Families Count 2024: new resource on family structure now available

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November 10, 2016

Family Physicians Working with Military Families

(Vancouver, BC, November 9, 2016) Defence Minister Harjit S. Sajjan joined representatives of the College of Family Physicians of Canada (CFPC) and the Canadian Military and Veteran Families Leadership Circle today to release a new resource called for health professionals to enhance awareness of health care issues specific to military and Veteran families in Canada.

For 40,000 Regular Force military families and 14,000 Reserve Force families in Canada, access to health care is challenging due to frequent geographic relocations, long-term separations from their loved ones and work-related risks of physical and mental illness. Families of active military members do not receive medical care through the military and must access services through provincial and territorial health care systems. Combined, these issues make it difficult to secure a family physician and maintain routine health appointments, immunizations and preventive care. Access to specialists often requires longer wait times and difficulties getting to appointments that may be hours away from where military families are stationed.

Current statistics from Family Physicians Working with Military Families:

  • 44% of Canadian Armed Forces spouses find it extremely difficult to re-establish medical services after relocation (CAFFRT, 2016)
  • 25% of military spouses did not receive needed health care in the past year, mainly due to long wait times (Wang, Aitken & CAFFRT, 2016)
  • 24% of military spouses reported that they don’t have a family physician for themselves; 17% did not have a family physician for their children (compared to the Canadian average of 15.5%)
  • 1 in 6 military members report symptoms of at least one mental health disorder (Pearson, Zamorski & Janz, 2014)

“We depend on the women and men of our Canadian Armed Forces to defend and protect Canadians. It is important that they, and their families, are supported with the health care services needed for active, productive lives,” says Defence Minister Harjit S. Sajjan. “I applaud the commitment of the partners who have collaborated to produce the new resource being released today. Sharing their collective skills and expertise makes a real difference.”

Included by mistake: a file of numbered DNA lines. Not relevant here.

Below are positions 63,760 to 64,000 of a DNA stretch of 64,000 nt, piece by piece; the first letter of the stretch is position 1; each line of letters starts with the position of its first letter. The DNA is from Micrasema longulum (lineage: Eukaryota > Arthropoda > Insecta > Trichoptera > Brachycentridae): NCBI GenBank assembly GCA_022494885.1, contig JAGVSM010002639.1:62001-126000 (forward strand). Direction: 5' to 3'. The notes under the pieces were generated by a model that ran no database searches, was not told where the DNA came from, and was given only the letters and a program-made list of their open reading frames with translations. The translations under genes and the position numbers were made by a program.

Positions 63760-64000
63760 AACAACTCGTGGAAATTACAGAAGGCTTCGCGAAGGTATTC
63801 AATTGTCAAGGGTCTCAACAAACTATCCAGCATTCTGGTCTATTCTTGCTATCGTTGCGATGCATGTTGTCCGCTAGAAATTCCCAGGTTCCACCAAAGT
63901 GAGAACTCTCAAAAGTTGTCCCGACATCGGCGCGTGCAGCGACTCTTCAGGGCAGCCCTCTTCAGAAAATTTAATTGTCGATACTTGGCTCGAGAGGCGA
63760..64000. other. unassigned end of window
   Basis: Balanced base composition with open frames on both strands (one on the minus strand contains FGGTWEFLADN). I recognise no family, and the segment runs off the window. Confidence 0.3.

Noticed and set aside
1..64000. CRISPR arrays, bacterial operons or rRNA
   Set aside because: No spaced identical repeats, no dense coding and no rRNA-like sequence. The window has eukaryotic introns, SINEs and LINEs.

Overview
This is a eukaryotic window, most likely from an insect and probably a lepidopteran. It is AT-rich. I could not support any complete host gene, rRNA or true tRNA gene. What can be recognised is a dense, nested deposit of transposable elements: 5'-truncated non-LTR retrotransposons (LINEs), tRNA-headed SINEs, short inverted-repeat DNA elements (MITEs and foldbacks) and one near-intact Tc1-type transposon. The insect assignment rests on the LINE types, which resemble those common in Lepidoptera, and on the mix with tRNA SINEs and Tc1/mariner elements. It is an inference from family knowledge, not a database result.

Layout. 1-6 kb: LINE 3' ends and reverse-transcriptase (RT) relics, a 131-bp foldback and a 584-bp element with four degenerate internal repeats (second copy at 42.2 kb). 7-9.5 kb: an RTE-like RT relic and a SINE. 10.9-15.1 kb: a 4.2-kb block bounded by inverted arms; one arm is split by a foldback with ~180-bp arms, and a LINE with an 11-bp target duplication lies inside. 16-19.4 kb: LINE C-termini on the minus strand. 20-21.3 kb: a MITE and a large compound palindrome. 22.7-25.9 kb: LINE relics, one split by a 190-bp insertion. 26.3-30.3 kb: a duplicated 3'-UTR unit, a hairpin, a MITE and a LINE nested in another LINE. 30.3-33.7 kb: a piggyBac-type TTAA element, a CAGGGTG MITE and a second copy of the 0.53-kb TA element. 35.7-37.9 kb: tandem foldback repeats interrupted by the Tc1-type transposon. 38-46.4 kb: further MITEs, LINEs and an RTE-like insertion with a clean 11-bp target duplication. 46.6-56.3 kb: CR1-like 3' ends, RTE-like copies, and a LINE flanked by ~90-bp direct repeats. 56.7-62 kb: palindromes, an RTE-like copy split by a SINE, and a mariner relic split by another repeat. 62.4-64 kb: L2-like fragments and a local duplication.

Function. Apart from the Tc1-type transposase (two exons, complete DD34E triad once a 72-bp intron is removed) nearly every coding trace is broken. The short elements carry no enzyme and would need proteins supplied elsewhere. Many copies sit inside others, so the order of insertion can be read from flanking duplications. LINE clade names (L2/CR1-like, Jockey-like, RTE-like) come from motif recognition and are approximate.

“This unique partnership and the new resource are positive and important steps to building awareness and providing reliable information for family physicians about the unique health care requirements of military families,” says CFPC Executive Director and CEO Francine Lemire, MD CM, CCFP, FCFP, CAE. “Only then can we impose positive change. The CFPC is proud to participate in this partnership and help enhance access, resources and care for all.”

“It can be challenging for many Canadian families to find family physicians and other health care providers, especially in small and remote communities. Since military families move so frequently, they often face special challenges finding a family doctor when they relocate to a new community, or a new province,” says Colonel Dan Harris, Director, Military Family Services, and Co-Chair, Canadian Military and Veteran Families Leadership Circle. “Military Family Services, as a member of the Military and Veteran Families Leadership Circle, is happy to collaborate with the College of Family Physicians of Canada on this initiative to enhance military literacy among family physicians in Canada.”

“The true value of the Leadership Circle comes to the forefront when committed members work together to build awareness, capacity, competence and community by producing tangible resources such as this for caring community providers across Canada,” adds Nora Spinks, CEO of the Vanier Institute of the Family and Co-Chair of the Canadian Military and Veteran Families Leadership Circle.

This resource was developed by a panel of experts drawn from civilian practice and the military and Veteran community, including the CFPC, Military Family Services, National Defence Health Services Group, Veterans Affairs Canada, Canadian Institute for Military and Veterans Health Research and the Vanier Institute of the Family.

Published November 9, 2016